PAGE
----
Shallow gas accumulation in unconsolidated Quaternary sediments, and associated seepage at the seafloor, is widespread in the north Irish Sea. This study integrates high-resolution seafloor bathymetry and sub-surface geophysical data to investigate shallow gas accumulations and possible fluid (gas and/or liquids) migration pathways to the seafloor in the northern part of the Irish Sea. Shallow gas occurs broadly in two geological settings: the Codling Fault Zone and the Western Irish Sea Mud Belt. The gas has been recognised to accumulate in both sandy and muddy Quaternary marine near-surface sediments and is characterised by three characteristic sub-bottom acoustic features: i) enhanced reflections, ii) acoustic turbid zones, and iii) acoustic blanking. The seepage of shallow gas at the seafloor has resulted in the formation of morphological features including methane-derived authigenic carbonates, seabed mounds and pockmarks. In many instances, the evidence for this gas as biogenic or thermogenic in origin is inconclusive. Two distinct types of pockmarks are recorded in the Western Irish Mud Belt: pockmarks with a relatively flat centre, and pockmarks with a central mound. Based on our observation and existing models, we infer that the formation of a carbonate crust at the seabed surface is needed as a precursor for the creation of such mounds within pockmarks. The formation processes are interpreted to be different for sandy versus muddy sediments, due to variability in erodibility and sealing capacities of the substrate. We suggest that the origin of these features is linked to the presence of deeper hydrocarbon source rocks with existing and reactivated faults forming fluid migration pathways to the surface. This in turn could indicate a mixed thermogenic-biogenic origin for seep-related structures in the study area. These features have significant implications for the future development of offshore infrastructure including marine renewable energy as well as for seabed ecology and conservation efforts in the Irish Sea.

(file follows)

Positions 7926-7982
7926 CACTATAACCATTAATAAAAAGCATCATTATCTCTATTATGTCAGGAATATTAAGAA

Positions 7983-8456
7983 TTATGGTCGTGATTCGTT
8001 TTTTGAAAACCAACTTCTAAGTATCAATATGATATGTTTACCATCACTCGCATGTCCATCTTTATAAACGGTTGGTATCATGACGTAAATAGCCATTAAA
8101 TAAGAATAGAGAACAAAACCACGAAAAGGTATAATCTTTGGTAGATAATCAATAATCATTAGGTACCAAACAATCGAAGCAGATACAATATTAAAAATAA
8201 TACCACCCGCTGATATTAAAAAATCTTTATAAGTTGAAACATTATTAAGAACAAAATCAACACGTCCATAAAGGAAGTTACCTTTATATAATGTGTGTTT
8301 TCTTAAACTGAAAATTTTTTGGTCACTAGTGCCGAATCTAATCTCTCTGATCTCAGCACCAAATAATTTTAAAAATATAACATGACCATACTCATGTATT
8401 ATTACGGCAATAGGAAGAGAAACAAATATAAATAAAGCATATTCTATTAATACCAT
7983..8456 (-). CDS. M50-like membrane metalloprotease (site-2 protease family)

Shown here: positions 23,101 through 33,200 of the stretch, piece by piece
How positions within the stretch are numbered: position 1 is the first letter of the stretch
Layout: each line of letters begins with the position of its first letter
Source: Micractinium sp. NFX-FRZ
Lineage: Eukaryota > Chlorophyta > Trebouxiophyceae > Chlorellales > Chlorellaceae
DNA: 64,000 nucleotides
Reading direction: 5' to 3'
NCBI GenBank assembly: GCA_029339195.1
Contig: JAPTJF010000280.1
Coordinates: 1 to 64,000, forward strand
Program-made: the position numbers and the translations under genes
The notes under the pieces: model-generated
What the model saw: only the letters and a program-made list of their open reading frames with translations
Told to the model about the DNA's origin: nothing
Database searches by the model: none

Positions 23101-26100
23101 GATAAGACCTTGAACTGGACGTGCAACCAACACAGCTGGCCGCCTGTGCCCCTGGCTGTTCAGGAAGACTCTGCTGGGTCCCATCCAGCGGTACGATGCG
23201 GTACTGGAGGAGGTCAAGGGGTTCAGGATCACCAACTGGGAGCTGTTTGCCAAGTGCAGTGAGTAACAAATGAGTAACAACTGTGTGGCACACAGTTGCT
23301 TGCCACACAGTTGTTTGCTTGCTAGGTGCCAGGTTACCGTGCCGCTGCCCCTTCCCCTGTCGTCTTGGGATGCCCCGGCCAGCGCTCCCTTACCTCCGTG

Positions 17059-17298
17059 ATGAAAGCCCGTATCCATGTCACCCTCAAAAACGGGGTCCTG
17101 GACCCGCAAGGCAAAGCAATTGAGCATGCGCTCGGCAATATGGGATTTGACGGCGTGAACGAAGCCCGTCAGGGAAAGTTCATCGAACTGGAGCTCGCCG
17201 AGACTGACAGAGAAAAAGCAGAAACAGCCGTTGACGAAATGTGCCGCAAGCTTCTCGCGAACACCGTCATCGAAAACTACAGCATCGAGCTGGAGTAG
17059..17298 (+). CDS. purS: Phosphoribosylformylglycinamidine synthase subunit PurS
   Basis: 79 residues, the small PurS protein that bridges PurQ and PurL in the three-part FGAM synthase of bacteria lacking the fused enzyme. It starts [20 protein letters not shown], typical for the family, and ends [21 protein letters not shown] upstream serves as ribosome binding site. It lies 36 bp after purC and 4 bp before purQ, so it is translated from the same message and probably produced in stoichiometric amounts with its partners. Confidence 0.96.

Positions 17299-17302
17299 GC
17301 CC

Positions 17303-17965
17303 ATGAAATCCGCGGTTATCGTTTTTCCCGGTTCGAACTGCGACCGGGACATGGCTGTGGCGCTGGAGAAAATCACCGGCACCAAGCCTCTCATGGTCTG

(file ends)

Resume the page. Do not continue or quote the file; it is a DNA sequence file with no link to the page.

|Journal||Marine and Petroleum Geology|
|Early online date||15 Oct 2020|
|Publication status||Published - 31 Jan 2021|
Bibliographical noteFunding Information:
This research is funded in part by a research grant from Science Foundation Ireland (SFI) under Grant Number 13/RC/2092 and is co-funded under the European Regional Development Fund, and by the Petroleum Infrastructure Programme (PIP) and its member companies. SR is funded by the Irish Research Council Government of Ireland Postdoctoral Fellow Award ( GOIPD/2018/17 ). The authors would like to thank the Petroleum Affairs Division (PAD) of the Department of Communications, Climate Action and Environment (DCCAE), Ireland, for providing access to released borehole, seismic and potential field datasets. The authors would also like to thank Schlumberger for providing academic licenses of Petrel to University College Dublin. We are grateful to IHS Markit for providing the academic licence for the KINGDOM software package to iCRAG. This paper contains Irish Public Sector Data (INFOMAR) licensed under a Creative Commons Attribution 4.0 International (CC BY 4.0) licence. The authors acknowledge Dr. Matthew Service and Rory O'Loughlin (both Agri-Food and Biosciences Institute, Northern Ireland) for releasing the MBES data for Queenie Corner, and for support during the AFBI surveys. The pinger line shown was acquired as part of NERC project NE/H02431/1. The authors acknowledge Rosie Jebb (GSI) and Andy Trafford (UCD) for assistance processing MBES and sub-bottom profile data respectively. The authors also acknowledge the crew and scientists onboard all surveys listed for their work, co-operation and skill in collecting the data. The authors would like to thank 3 reviewers for their feedback and comments which greatly improved this manuscript.
Copyright 2020 Elsevier B.V., All rights reserved.
- Ecological conservation
- Fluid seepage
- Mud diapir
- Offshore infrastructure
- Seabed mounds